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Seed Germination: What seeds can I sow now?

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greenmouli
Chennai
India

April 11, 2012
9:29 PM

Post #9079160

Hello everyone!
This is Mouli (Chandramouli) from India. I am a garden enthusiast (DUH! :D). Anyways, there's this lovely friend of mine who brought me seeds from Germany but the problem is I am not sure as to when to sow them. The instructions in it says sow during spring, but Spring in India and Germany and other western countries is different. Spring in this part of India (South - Chennai) is very hot. The temperature right now is 81 deg. F (27 deg. C) and can get to a maximum of 93 deg. F (34 deg. C). See? That's really hot for temperate zones, but just the beginning of warm weather for us - tropical dwellers.

All the websites that I see suggest that I sow them when the temp. is around 70 deg F. Here's the list of seeds that I have. I'd really appreciate if someone can tell me which ones I can sow now. A quick reply would be really great as I don't have much time. Because almost no seeds germinate during May heat as the soil dries up quickly (btw, I use coco peat, which retains moisture for long even in this heat).

Foxglove
Zinnia (I think I might have success with this. What do you say?)
King Protea
Snapdragon
Rocky Mountain Columbine (I have these in refrigerator for over a year now - read somewhere that it needs cold stratification and so waiting for expert's advice as to when to sow these)
Dwarf Cockscomb
Eucalyptus
Pale Conflower (Echinacea pallida)
Purple Coneflower (Echinacea purpurea)
Nasturtium
Mariposita (Schizanthus grahamii)
Nigella
Cistus x cyprius var. ellipticus
Dianthus
Muscari comosum
Himalayan Blue Poppy (Meconopsis betonicifolia)
Meadow rue (Thalictrum rochebrunianum)
Common Violet (Viola odorata)
Sturt's Pea (Swainsona formosa)
Coral Pea (Kennedya Beckxiana)
Romulea amoena
Trumpet Lily (Lilium regale)
Turk's Cap Lily (Lilium martagon) - these need alternating warm and cold temps. so do I wait till the heat is gone or can I start them now?
Hemp-Leaved Hollyhock (Althaea Cannabina)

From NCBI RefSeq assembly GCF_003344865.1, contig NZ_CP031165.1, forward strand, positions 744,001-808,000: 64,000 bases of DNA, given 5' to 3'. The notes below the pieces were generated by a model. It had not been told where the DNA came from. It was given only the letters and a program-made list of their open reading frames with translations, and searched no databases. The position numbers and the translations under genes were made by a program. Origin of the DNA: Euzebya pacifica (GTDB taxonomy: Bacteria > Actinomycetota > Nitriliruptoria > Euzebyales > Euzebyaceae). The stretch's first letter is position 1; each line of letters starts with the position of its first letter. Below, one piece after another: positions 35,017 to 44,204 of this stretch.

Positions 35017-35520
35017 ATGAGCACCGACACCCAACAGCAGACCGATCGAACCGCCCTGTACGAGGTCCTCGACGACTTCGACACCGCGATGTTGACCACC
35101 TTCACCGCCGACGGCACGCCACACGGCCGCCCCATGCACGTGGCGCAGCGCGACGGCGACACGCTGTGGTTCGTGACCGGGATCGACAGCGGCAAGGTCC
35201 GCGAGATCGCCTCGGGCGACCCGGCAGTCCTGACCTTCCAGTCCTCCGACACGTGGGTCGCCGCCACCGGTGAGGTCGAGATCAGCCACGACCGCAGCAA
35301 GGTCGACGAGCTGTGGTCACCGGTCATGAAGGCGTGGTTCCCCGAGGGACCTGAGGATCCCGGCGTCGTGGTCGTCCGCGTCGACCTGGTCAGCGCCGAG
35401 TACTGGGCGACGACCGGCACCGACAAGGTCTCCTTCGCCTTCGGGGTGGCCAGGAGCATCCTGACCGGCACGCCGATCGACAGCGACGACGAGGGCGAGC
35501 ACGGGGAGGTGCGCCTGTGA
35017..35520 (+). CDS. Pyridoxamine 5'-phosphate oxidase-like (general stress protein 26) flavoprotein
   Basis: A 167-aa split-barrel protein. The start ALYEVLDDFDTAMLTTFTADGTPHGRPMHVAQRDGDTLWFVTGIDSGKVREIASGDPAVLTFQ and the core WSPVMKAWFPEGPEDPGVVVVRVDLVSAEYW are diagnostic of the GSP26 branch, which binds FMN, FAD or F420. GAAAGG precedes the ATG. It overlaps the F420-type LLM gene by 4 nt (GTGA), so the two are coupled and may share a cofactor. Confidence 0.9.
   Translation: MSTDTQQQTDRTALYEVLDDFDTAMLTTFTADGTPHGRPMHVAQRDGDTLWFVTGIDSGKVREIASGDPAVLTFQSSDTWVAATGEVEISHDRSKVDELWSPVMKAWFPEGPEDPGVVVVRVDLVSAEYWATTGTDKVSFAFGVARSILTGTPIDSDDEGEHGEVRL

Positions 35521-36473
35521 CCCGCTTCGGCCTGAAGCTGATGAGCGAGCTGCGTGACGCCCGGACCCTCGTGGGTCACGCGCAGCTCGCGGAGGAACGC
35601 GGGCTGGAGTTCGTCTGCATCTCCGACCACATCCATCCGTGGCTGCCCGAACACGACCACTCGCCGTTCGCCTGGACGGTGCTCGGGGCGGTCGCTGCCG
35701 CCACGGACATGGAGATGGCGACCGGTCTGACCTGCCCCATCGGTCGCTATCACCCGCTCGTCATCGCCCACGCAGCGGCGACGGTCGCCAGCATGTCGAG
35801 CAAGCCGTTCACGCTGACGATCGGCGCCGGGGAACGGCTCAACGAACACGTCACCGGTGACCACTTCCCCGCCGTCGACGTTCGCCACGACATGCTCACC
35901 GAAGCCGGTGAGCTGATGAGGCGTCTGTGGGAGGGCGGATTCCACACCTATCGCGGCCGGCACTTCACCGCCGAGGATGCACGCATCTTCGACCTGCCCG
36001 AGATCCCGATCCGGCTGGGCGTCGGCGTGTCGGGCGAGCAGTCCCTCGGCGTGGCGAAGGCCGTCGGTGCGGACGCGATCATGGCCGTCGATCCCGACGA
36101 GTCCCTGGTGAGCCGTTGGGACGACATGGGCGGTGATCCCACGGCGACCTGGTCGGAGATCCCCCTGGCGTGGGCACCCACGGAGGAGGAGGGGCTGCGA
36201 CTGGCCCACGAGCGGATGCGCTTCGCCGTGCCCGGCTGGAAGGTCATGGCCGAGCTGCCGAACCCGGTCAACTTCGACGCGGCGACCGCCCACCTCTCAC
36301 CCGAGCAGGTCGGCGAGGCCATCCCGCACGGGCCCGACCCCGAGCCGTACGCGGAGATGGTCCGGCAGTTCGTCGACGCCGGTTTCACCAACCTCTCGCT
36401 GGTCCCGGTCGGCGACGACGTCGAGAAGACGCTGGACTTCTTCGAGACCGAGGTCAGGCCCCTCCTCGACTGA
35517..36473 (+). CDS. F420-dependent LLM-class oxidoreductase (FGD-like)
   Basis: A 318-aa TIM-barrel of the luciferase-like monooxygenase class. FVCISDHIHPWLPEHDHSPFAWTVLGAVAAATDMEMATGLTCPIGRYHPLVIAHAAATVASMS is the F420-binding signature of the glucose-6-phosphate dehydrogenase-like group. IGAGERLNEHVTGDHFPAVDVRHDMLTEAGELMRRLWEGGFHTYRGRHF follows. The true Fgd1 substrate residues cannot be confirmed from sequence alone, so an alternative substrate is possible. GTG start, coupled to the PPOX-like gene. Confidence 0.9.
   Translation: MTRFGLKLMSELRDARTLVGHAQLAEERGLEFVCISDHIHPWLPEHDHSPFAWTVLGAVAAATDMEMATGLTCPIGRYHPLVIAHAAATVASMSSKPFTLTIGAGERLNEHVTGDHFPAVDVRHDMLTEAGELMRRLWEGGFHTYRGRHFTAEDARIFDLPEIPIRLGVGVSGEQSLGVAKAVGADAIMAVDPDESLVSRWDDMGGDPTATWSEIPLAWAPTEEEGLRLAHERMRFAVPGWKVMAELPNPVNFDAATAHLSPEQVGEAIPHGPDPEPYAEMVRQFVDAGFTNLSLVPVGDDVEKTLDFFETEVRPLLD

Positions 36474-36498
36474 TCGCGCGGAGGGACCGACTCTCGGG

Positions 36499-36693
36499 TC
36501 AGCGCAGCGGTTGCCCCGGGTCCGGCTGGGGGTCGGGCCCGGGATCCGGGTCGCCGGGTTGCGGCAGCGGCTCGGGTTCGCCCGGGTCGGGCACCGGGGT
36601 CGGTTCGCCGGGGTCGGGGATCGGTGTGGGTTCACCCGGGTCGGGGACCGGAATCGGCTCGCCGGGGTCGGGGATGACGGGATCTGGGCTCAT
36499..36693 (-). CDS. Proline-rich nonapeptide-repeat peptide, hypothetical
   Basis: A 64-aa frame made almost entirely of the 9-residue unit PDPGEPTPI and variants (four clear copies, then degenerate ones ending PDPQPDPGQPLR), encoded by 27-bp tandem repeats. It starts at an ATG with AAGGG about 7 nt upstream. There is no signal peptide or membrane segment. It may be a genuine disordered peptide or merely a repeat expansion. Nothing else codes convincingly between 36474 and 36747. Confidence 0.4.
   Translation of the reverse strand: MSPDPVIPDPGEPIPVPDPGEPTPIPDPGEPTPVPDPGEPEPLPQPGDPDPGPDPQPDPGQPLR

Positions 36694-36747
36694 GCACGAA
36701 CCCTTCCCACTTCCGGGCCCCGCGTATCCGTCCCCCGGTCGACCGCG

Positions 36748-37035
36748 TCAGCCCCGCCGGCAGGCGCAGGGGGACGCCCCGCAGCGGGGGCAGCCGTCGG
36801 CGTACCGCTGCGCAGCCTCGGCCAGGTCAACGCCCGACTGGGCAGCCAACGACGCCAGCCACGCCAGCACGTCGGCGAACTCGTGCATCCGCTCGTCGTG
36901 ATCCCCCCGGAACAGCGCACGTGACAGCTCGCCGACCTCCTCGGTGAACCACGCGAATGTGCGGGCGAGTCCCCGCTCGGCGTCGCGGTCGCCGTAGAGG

Evening Star (Mentzelia decapetala)

Muskmelon (Cucumis melo)
Cape Gooseberry (Physalis peruviana)
Chard
Wild Strawberry 'Temptation' (Fragaria vesca)
Garden Strawberry

(I am a fan of strawberries and am obsessed with growing them from seeds. I'd be oh-so grateful if someone can tell me when I can start these. What's the maximum temp. that the seeds would germinate in? I have like three seed packets of the Garden strawberries)

If possible I'd appreciate if you can say which seeds need light.

Thanks a ton for all in advance :)
(I envy you all spring gardeners - in a good way though :))
JonnaSudenius

(Zone 6b)

April 12, 2012
8:56 AM

Post #9079626

Hi Mouli,

To be able to answer your questions, please let me know what the average temperatures are in your region during spring, summer, autumn and winter. Do you ever get frost? The most important thing to know is what the lowest temperature is in your region. Some of the seeds you mentioned need a cold period.

Kind regards,

Jonna


greenmouli
Chennai
India

April 12, 2012
10:02 AM

Post #9079696

Hi Jonna, here's the temperature info:

Jan - 66 to 84 F
Feb - 68 to 87 F
Mar - 71 to 91 F
Apr - 78 to 95 F
May - 82 to 100 F
Jun - 80 to 100 F
Jul - 78 to 96 F
Aug - 78 to 95 F
Sep - 77 to 93 F
Oct - 75 to 89 F
Nov - 71 to 84 F
Dec - 69 to 84 F

The maximum temperatures mentioned aren't always the same - mostly it's a 2 to 5 deg. less than that. Moreover the summers are humid too. Hope that would help.

We don't get any frost at all. Only in the mountains up in the north (Himalayas) does it snow. Our climate is more or less like that in Florida in US. About the cold period, I can move them to refrigerator, like the Martagon Lily.
JonnaSudenius

(Zone 6b)

April 13, 2012
12:52 PM

Post #9081136

Hi,

I can't tell you about all the seeds you want to sow, because some of them I can't grow here, because it's too cold here.
But I suppose those ones you can sow them anytime in your region.

The following seeds need a cold period in your region:

Foxglove
Snapdragon